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Smith v. Alvarez

United States District Court, N.D. Illinois, Eastern Division

October 15, 2012

Seneca SMITH (# K-76299), Plaintiff,
Lt. ALVAREZ, et al., Defendants.

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Roger Williams, Joliet, IL, pro se.

Colleen Bernadette Cavanaugh, Martin D. Syvertsen, Richard J. Daley Center, James Charles Pullos, Chicago, IL, for Defendants.


ELAINE E. BUCKLO, District Judge.

The plaintiff, currently an Illinois state prisoner, has brought this pro se civil rights action pursuant to 42 U.S.C. § 1983. The plaintiff claims that the defendants, correctional officials and health care providers at the Cook County Jail, violated the plaintiff's constitutional rights by acting with deliberate indifference to his serious medical/mental health needs. More specifically, the plaintiff alleges that correctional officers refused him access to a psychiatric evaluation even though he was expressing suicidal thoughts, resulting in an overdose. This matter is before the court for ruling on the defendants' motion for summary judgment. For the reasons stated in this order, the motion is granted.


" The court shall grant summary judgment if the movant shows that there is no genuine issue as to any material fact and the movant is entitled to a judgment as a matter of law." Fed.R.Civ.P. 56(a); Celotex Corp. v. Catrett, 477 U.S. 317, 322, 106 S.Ct. 2548, 91 L.Ed.2d 265 (1986); Vision Church v. Village of Long Grove, 468 F.3d 975, 988 (7th Cir.2006). In determining whether factual issues exist, the court must view all the evidence and draw all reasonable inferences in the light most favorable to the non-moving party. Weber v. Universities Research Assoc., Inc., 621 F.3d 589, 592 (7th Cir.2010). The court does not " judge the credibility of the witnesses, evaluate the weight of the evidence, or determine the truth of the matter. The only question is whether there is a genuine issue of fact." Gonzalez v. City of Elgin, 578 F.3d 526, 529 (7th Cir.2009) (citing Anderson v. Liberty Lobby, 477 U.S. 242, 249-50, 106 S.Ct. 2505, 91 L.Ed.2d 202 (1986)).

However, Rule 56 " mandates the entry of summary judgment, after adequate time for discovery and upon motion, against a party who fails to make a showing sufficient to establish the existence of an element essential to that party's case, and on which that party will bear the burden of proof at trial." Celotex, 477 U.S. at 322, 106 S.Ct. 2548. " Where the record taken as a whole could not lead a rational trier of fact to find for the non-moving party, there is no genuine issue for trial." Sarver v. Experian Information Solutions, 390 F.3d 969, 970 (7th Cir.2004) (citations omitted). " A genuine issue of material fact arises only if sufficient evidence favoring the nonmoving party exists to permit a jury to return a verdict for that party." Egonmwan v. Cook County Sheriff's Dept., 602 F.3d 845, 849 (7th Cir.2010) (quoting Faas v. Sears, Roebuck & Co., 532 F.3d 633, 640-41 (7th Cir.2008)).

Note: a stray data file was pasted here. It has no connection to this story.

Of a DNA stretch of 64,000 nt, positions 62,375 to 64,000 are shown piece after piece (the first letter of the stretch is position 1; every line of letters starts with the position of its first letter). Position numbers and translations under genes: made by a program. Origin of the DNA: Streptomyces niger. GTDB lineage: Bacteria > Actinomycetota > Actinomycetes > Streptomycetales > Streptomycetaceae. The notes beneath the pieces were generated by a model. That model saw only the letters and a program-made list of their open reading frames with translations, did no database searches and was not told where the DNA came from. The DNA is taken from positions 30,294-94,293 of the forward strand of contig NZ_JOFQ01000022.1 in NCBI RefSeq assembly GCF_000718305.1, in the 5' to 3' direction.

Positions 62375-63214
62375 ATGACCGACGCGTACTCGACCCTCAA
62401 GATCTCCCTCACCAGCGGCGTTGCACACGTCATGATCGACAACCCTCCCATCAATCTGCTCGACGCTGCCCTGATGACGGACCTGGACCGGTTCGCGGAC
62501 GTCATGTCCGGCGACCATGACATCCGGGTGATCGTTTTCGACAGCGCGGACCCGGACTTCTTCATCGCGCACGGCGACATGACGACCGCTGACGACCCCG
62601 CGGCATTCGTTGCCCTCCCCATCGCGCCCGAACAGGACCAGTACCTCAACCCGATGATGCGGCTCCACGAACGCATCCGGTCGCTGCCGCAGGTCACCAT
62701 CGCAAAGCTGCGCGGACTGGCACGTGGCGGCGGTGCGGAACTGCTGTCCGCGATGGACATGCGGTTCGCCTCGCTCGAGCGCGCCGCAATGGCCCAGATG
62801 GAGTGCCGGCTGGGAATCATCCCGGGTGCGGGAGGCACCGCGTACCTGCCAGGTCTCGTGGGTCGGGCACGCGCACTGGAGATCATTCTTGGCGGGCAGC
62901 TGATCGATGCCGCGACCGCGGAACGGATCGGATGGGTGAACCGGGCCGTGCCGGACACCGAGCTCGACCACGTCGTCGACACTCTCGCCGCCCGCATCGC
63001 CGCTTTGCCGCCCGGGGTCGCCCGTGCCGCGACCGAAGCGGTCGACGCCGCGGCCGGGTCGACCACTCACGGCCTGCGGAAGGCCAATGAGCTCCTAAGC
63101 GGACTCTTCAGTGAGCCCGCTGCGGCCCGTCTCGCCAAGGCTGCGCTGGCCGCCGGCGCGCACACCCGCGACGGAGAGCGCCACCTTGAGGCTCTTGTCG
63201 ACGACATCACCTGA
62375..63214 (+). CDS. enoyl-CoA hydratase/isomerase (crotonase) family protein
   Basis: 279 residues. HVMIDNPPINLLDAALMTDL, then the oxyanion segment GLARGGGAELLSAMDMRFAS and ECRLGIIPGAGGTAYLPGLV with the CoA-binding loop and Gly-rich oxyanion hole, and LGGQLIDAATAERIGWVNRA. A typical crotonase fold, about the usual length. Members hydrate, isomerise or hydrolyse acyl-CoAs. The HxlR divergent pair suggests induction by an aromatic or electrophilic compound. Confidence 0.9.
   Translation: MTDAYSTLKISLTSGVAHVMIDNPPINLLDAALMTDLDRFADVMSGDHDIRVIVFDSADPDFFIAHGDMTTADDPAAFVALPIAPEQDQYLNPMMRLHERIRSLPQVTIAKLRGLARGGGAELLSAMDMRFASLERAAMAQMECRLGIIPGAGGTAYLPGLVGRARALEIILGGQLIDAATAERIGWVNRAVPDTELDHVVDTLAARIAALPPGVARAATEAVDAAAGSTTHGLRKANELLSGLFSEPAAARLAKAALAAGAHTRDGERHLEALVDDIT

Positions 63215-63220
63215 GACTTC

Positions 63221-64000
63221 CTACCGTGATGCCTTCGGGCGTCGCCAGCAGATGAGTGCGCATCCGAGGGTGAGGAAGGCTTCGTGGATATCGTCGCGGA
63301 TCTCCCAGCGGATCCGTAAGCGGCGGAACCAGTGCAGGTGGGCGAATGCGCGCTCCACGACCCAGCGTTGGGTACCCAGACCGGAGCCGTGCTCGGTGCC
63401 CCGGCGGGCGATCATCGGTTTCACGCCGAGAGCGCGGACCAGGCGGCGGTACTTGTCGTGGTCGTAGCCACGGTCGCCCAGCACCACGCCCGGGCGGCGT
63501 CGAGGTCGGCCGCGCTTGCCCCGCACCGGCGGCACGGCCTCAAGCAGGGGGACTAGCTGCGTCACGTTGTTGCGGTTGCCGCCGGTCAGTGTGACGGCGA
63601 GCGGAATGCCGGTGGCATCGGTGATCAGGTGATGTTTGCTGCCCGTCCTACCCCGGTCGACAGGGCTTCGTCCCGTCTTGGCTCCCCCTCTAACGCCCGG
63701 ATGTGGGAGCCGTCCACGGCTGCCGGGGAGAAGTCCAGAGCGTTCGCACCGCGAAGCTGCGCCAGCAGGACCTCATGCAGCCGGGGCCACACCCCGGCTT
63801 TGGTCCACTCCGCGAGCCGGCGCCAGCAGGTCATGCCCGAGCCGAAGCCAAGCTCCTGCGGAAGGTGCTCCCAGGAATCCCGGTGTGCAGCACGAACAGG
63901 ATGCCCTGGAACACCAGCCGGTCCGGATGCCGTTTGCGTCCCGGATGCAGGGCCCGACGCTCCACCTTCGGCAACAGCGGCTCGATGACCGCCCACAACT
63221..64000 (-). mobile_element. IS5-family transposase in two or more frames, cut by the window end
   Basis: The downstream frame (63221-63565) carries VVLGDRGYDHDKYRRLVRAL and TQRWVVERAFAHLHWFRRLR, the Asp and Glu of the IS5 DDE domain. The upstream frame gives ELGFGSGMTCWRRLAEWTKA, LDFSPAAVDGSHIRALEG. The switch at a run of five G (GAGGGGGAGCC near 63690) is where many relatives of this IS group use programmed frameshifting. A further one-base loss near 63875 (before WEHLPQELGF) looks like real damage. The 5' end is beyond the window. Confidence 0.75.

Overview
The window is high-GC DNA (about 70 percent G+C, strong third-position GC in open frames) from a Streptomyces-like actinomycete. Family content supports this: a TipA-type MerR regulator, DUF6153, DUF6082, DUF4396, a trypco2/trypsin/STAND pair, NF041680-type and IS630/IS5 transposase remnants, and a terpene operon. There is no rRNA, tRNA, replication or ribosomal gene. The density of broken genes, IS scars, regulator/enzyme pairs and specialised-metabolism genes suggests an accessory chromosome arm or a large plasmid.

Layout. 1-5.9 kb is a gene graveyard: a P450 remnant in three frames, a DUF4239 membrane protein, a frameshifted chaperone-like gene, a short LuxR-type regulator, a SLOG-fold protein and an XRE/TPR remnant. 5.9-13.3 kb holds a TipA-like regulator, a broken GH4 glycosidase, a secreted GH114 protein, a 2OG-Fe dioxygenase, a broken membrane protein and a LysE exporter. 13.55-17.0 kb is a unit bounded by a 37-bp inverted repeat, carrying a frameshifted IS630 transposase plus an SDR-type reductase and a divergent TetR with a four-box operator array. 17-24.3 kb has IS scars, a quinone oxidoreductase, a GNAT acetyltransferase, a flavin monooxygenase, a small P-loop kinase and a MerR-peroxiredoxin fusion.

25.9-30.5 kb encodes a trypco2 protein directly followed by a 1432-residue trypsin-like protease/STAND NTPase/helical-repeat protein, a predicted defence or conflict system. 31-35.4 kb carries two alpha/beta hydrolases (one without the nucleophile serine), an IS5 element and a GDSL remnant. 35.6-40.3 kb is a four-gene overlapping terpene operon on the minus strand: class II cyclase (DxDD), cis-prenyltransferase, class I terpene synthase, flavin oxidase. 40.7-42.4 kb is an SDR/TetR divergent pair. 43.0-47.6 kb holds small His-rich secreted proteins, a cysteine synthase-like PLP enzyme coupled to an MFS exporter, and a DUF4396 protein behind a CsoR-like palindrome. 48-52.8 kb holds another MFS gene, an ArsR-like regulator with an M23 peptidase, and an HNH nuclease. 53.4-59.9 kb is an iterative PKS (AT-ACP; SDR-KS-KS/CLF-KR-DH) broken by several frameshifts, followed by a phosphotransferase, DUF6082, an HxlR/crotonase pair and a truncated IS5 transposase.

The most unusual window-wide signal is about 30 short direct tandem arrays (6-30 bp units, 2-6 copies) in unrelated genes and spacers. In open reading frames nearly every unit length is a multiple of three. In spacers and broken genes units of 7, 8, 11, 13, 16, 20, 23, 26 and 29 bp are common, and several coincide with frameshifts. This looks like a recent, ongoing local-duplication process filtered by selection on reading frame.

The defendants' statement of facts is based almost entirely on the plaintiff's deposition testimony, which I have read. The court has disregarded any statements in the plaintiff's " Declaration" (Exhibit A to his summary judgment brief) that conflict with his sworn deposition testimony. " [L]itigants cannot create sham issues of fact with affidavits that contradict their prior depositions." Janky v. Lake County Convention and Visitors Bureau, 576 F.3d 356, 362 (7th Cir.2009) (quoting Lorillard Tobacco Co. v. A & E Oil, Inc., 503 F.3d 588, 592 (7th Cir.2007)). The plaintiff may not backpedal from factual assertions he made under oath simply because they have

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become inconvenient at the summary judgment stage.

Given the considerations stated above, the court views the following facts as uncontested for purposes of the motion for summary judgment:

The plaintiff, Seneca Smith [also known as Roger Williams], was a pretrial detainee in the custody of the Cook County Department of Corrections at all times relevant to this action. (Defendants' Exhibit A, Plaintiff's Deposition, pp. 6, 13.) Defendants Nancy Alvarez, Belinda Blunt, Nakeea Buchanan-Smith, and William Lopez are all correctional officers of various ranks at the Cook County Jail. (Complaint, pp. 2-2(A).)

The plaintiff claims to suffer from psychotic disorder, acute depression, bipolar disorder, and schizophrenia. (Plaintiff's Exhibit A, Declaration of Seneca Smith, ¶ 2; Plaintiff's Dep., pp. 18-19.) At the time of the events giving rise to this action, the plaintiff was housed in the jail's Division Ten, a medical tier for detainees with acute psychological needs. (Plaintiff's Dep., pp. 21-22.) Inmates in Division Ten receive greater care than inmates in the general population.

The plaintiff's psychiatric medications at that time included Trazodone, Zoloft, Risperdal, Elavil, and Neurontin. ( Id., pp. 24-25.) A " majority of the time," the plaintiff took his pills three times a day as prescribed. ( Id., p. 26.) However, on some occasions the plaintiff " d[id no]t care" enough to take his medications; instead, he would secretly store the pills in his cell, in violation of jail rules. ( Id., pp. 26-27.)

On the morning of March 20, 2009, the plaintiff suffered a mental breakdown of sorts and experienced suicidal thoughts. ( Id., p. 16.) He felt not " in the best shape mentally," and a number of things were bothering him that day. ( Id. )

The plaintiff requested a psychological evaluation, telling defendant Lopez, an officer assigned to his tier, that he did not want to live and that he wanted to kill himself. ( Id.; Plaintiff's Declaration, ¶ 3.) Lopez allegedly responded, " Stop bullshitting me, you're not getting a psych eval," and continued to let the inmates out of their cells. (Plaintiff's Dep., p. 16; Plaintiff's Declaration, ¶ 3.) When the plaintiff asked Lopez a second time for a psych evaluation, the officer just gave him a strange look and walked away. (Plaintiff's Dep., p. 16.)